Conclusions and Relevance  There may be potential differences in CMS payments between men and women cardiologists, which appear to stem from gender differences in the number and types of charges submitted. The mechanisms behind these differences merit further research, both to understand why such gender differences exist and also to facilitate reductions in pay disparities.

Introduction

Gender differences in salaries are prevalent among physicians across medical specialties, and cardiology is no exception.1,2 Men cardiologists earn higher salaries compared with women, even after adjustment for physician and practice characteristics.2 Seemingly small differences in salaries can accumulate over time, evidenced by the lifetime gender wage gap in cardiology that is estimated at $2.5 million.3

As a growing proportion of individuals in the US are insured by Medicare and/or Medicaid (24% in 2008 and 34% in 2018),4 reimbursement for services provided by these programs represents an increasingly important source of revenue for clinicians. Prior studies have evaluated gender differences in payments from US Centers for Medicare & Medicaid Services (CMS).5-7 Mahr et al7 found that CMS payments and charges were higher for men than women across most specialties, including cardiology in 2013. We sought to determine whether gender differences exist in the charges submitted to and reimbursements received from CMS among men and women in cardiology and to further examine if these differences are influenced by practice location, geography, physician experience, physician subspecialty, and patient panel complexity in a more contemporary data set.

Methods
Data Sources

This cross-sectional analysis used publicly available data from the CMS Physician and Other Supplier Public Use File in 2016.8 This database contains the national provider identifier (NPI) of each physician submitting charges to Medicare and is linked to the physicians’ codes submitted through the Healthcare Common Procedure Coding System. The Physician and Other Supplier Public Use File only includes claims submitted under the Medicare fee-for-service program and does not contain information for beneficiaries in the Medicare Advantage plan. In 2016, 31% of Medicare patients were enrolled in a Medicare Advantage plan.9 Geographic location of practice and self-reported physician gender is attached to each NPI number. The CMS database does not report other sources of income for physicians. Individuals with 10 or fewer charges submitted are excluded from the database. Years since graduation for each physician was obtained from the National Downloadable File and merged with the Physician and Other Supplier Public Use File by linkage with physician NPI number.10 Medicare beneficiary characteristics were collected from the Medicare Physician and Other Supplier NPI Aggregate Report, 2016.11 As all data are publicly available and because no individual patient data were accessed, institutional review board approval and informed patient consent were not required. This study followed the Strengthening the Reporting of Observational Studies in Epidemiology (STROBE) reporting guideline.

Statistical Analysis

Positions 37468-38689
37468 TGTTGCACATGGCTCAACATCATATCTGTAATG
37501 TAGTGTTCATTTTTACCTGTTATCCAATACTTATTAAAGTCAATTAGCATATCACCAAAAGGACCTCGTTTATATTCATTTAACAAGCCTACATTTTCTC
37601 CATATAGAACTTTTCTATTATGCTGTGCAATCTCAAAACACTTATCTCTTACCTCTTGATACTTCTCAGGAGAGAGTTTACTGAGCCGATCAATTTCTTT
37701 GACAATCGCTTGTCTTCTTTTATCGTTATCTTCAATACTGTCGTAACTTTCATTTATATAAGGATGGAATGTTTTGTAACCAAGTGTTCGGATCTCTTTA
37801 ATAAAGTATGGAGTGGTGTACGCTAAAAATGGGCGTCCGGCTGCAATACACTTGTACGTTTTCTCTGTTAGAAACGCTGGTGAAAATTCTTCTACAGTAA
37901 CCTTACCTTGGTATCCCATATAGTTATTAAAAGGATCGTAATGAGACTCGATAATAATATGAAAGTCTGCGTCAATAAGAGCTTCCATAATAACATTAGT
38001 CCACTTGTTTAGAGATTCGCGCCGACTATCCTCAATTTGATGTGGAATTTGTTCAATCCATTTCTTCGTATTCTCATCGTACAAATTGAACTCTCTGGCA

The mean (SD), median (interquartile range [IQR]), and maximum CMS payments, total charges, and number of unique billing codes were reported for men and women in the inpatient and outpatient settings in 2016. Differences in payments, charges, and unique billing codes between men and women were compared using Kruskal-Wallis testing when presenting median (IQR) values (with effect estimates determined by median regression) and t test when comparing mean (SD) values. To remove outliers, differences were again compared in a sensitivity analysis excluding the highest and lowest 2.5% earning physicians based on total CMS payments. The proportion of Medicare beneficiaries with heart failure, diabetes, hyperlipidemia, hypertension, and ischemic heart disease and the mean age of Medicare beneficiaries were compared using χ2 test for categorical variables and t test for continuous variables stratified by physician gender. Physician characteristics including years since graduation and cardiology subspecialty were compared. A multivariable-adjusted linear regression analysis was performed to determine the association of gender with payments, number of charges, and unique billing codes. Payments and number of charges were log transformed to ensure normality of the data; therefore, β coefficient values reported in our results section are on a log scale. Model covariates for linear regression included percent of patients with heart failure, diabetes, hyperlipidemia, hypertension, ischemic heart disease; years since graduation of physicians; and physician subspecialty. To assess the influence of coding volume on payment differences among men and women, cardiologists were divided into quintiles based on number of codes submitted to CMS. Median and mean payments were compared among men and women in each quintile. In addition, the 3 most common unique billing codes generated by cardiologists in the inpatient and outpatient settings were determined. For each of these 3 billing codes, the median payments per charge were compared for men and women in the inpatient and outpatient settings. Furthermore, a sensitivity analysis was performed to understand the influence of subspecialties with high procedure volume and with greater gender imbalance than general cardiology (electrophysiology and interventional cardiology) on gender differences in CMS payments. A state-by-state analysis of gender differences in mean CMS payments was performed and a US heat map was generated to show the geographic distribution of payment differences. A 2-sided P value less than .05 was considered statistically significant. All analysis was carried out using Stata/IC version 13.1 (StataCorp). Analysis took place between April 2019 and December 2020.